Yet the real subject of these letters is neither Dianetics as a technology for miracles nor the worldwide movement those miracles finally inspired. Rather, the subject here is L. Ron Hubbard himself – from his first bold step into that once forbidden terra incognita to the honing of methods, techniques and nomenclature (“an outgrowth of re-definition of the character of the mind and an examination of the exact causation and effectiveness of traumas”). Then again, here is L. Ron Hubbard in the New Jersey birthplace of Dianetics where, “the ocean is just outside the front door but it knows its place and never makes a real nuisance of itself,” and yet again at the site of the first public lectures where he found himself obliged to inform the landlord: “Happily for me if unhappily for you I have a book on the bestseller lists. The volume of traffic cannot be stopped.” Additionally germane to this story are those letters pertaining to the equally extraordinary backlash from a covetous medical/ psychiatric establishment, and what ensued from that onslaught in Wichita, Kansas circa 1952. Then, too, here he is with colleagues, associates, his parents and friends (including a wonderfully irascible author, inventor and occasional farmer by the name of Russell Hays). And if the private L. Ron Hubbard of these letters is finally the same as the public L. Ron Hubbard, then here he is even more so: “I am not god or an angel. I’m just another guy....But I’m a guy with a job to do and a guy who, amongst all these, is peculiarly fitted to do that job.”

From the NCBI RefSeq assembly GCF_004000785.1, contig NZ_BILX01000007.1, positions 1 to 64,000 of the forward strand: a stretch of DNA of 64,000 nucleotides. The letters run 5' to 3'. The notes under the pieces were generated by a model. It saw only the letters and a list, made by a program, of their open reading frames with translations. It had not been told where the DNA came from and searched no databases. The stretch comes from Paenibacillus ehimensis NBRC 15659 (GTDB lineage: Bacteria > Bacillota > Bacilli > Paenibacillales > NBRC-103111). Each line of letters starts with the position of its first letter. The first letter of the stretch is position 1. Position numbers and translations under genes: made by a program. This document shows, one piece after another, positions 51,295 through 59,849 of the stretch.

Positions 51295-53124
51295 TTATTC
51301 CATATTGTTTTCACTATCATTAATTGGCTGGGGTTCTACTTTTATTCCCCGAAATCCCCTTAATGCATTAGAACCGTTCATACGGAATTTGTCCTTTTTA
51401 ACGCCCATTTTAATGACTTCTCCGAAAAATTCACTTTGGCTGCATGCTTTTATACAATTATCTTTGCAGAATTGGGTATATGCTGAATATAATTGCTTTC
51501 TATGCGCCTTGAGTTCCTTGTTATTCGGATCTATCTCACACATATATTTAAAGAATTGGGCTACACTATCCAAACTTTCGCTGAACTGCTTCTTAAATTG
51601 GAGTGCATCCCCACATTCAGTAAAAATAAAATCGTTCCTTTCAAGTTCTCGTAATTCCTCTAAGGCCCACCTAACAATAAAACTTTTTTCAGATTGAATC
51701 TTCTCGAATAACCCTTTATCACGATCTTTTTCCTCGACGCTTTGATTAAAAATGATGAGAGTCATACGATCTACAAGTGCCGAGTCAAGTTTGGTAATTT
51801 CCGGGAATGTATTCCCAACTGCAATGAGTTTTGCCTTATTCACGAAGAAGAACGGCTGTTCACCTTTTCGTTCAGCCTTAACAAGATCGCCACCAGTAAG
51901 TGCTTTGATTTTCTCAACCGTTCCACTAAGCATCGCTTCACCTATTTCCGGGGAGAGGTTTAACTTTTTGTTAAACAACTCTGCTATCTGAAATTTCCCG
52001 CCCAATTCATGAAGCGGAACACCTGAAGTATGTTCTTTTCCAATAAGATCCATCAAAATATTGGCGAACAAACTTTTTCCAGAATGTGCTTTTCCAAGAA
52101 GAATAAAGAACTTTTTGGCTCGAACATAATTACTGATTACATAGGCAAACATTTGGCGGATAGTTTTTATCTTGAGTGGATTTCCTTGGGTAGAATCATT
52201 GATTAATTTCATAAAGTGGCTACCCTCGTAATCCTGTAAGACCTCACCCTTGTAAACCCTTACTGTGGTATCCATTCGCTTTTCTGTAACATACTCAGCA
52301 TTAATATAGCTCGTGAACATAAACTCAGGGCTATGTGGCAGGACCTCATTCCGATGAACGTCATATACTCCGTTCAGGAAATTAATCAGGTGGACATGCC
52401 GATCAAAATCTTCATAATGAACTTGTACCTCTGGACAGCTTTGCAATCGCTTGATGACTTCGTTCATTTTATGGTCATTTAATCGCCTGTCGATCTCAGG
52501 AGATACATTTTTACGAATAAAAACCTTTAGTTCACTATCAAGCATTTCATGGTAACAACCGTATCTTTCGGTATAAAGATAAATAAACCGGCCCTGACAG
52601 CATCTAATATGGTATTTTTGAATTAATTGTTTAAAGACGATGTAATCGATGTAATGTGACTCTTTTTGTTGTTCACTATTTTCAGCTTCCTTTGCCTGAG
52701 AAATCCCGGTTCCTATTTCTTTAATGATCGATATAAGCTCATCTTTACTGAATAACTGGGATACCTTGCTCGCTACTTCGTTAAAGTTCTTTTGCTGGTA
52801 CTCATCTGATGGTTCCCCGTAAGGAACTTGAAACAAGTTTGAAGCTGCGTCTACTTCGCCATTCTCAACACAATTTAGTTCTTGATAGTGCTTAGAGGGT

To Ron’s earliest references to “this research on the mind,” we further include his formal statement to psychological circles and several less formal notes from the first Dianetics Research Foundations. Also included are selections from the storm of replies to the publication of Book One, and correspondence from the birthplace of that work at Bay Head, New Jersey. Then again we offer the most significant LRH challenge to psychiatric circles – a challenge for results no psychiatrist would accept – and his letters to the unwitting psychiatric agent who very nearly put an end to all. But remembering this story is ultimately one of discovery and triumph, let us introduce these letters as LRH himself introduced this subject nearly half a century ago: “You are beginning an adventure. Treat it as an adventure. And may you never be the same again.”